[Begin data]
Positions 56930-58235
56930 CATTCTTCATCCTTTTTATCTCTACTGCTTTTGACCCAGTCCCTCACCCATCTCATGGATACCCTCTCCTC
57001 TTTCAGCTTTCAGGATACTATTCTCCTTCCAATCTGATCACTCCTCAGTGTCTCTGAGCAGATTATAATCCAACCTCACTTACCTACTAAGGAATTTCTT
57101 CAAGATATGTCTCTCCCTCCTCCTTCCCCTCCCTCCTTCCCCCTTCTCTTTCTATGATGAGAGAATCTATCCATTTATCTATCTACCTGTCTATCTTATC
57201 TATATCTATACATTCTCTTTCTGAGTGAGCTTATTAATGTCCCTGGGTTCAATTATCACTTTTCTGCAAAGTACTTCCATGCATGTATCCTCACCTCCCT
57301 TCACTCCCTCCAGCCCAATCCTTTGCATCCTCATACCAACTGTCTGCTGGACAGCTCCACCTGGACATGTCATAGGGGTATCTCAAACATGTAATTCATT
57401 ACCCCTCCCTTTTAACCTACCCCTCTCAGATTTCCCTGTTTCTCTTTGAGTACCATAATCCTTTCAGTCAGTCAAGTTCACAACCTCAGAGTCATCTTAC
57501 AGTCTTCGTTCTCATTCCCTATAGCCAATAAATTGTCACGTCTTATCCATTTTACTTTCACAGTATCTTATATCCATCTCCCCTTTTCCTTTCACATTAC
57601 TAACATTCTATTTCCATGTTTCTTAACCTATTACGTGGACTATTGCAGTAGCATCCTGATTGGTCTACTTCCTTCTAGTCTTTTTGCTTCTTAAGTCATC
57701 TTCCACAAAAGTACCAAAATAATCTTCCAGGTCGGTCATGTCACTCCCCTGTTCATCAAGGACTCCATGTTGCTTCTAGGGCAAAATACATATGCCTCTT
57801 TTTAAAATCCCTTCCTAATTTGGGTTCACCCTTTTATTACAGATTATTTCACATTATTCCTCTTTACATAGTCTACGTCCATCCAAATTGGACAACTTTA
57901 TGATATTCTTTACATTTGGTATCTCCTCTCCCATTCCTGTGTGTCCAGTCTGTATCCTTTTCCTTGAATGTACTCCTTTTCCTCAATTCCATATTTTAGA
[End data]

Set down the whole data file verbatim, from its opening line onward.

Positions 56930-58235
56930 CATTCTTCATCCTTTTTATCTCTACTGCTTTTGACCCAGTCCCTCACCCATCTCATGGATACCCTCTCCTC
57001 TTTCAGCTTTCAGGATACTATTCTCCTTCCAATCTGATCACTCCTCAGTGTCTCTGAGCAGATTATAATCCAACCTCACTTACCTACTAAGGAATTTCTT
57101 CAAGATATGTCTCTCCCTCCTCCTTCCCCTCCCTCCTTCCCCCTTCTCTTTCTATGATGAGAGAATCTATCCATTTATCTATCTACCTGTCTATCTTATC
57201 TATATCTATACATTCTCTTTCTGAGTGAGCTTATTAATGTCCCTGGGTTCAATTATCACTTTTCTGCAAAGTACTTCCATGCATGTATCCTCACCTCCCT
57301 TCACTCCCTCCAGCCCAATCCTTTGCATCCTCATACCAACTGTCTGCTGGACAGCTCCACCTGGACATGTCATAGGGGTATCTCAAACATGTAATTCATT
57401 ACCCCTCCCTTTTAACCTACCCCTCTCAGATTTCCCTGTTTCTCTTTGAGTACCATAATCCTTTCAGTCAGTCAAGTTCACAACCTCAGAGTCATCTTAC
57501 AGTCTTCGTTCTCATTCCCTATAGCCAATAAATTGTCACGTCTTATCCATTTTACTTTCACAGTATCTTATATCCATCTCCCCTTTTCCTTTCACATTAC
57601 TAACATTCTATTTCCATGTTTCTTAACCTATTACGTGGACTATTGCAGTAGCATCCTGATTGGTCTACTTCCTTCTAGTCTTTTTGCTTCTTAAGTCATC
57701 TTCCACAAAAGTACCAAAATAATCTTCCAGGTCGGTCATGTCACTCCCCTGTTCATCAAGGACTCCATGTTGCTTCTAGGGCAAAATACATATGCCTCTT
57801 TTTAAAATCCCTTCCTAATTTGGGTTCACCCTTTTATTACAGATTATTTCACATTATTCCTCTTTACATAGTCTACGTCCATCCAAATTGGACAACTTTA
57901 TGATATTCTTTACATTTGGTATCTCCTCTCCCATTCCTGTGTGTCCAGTCTGTATCCTTTTCCTTGAATGTACTCCTTTTCCTCAATTCCATATTTTAGA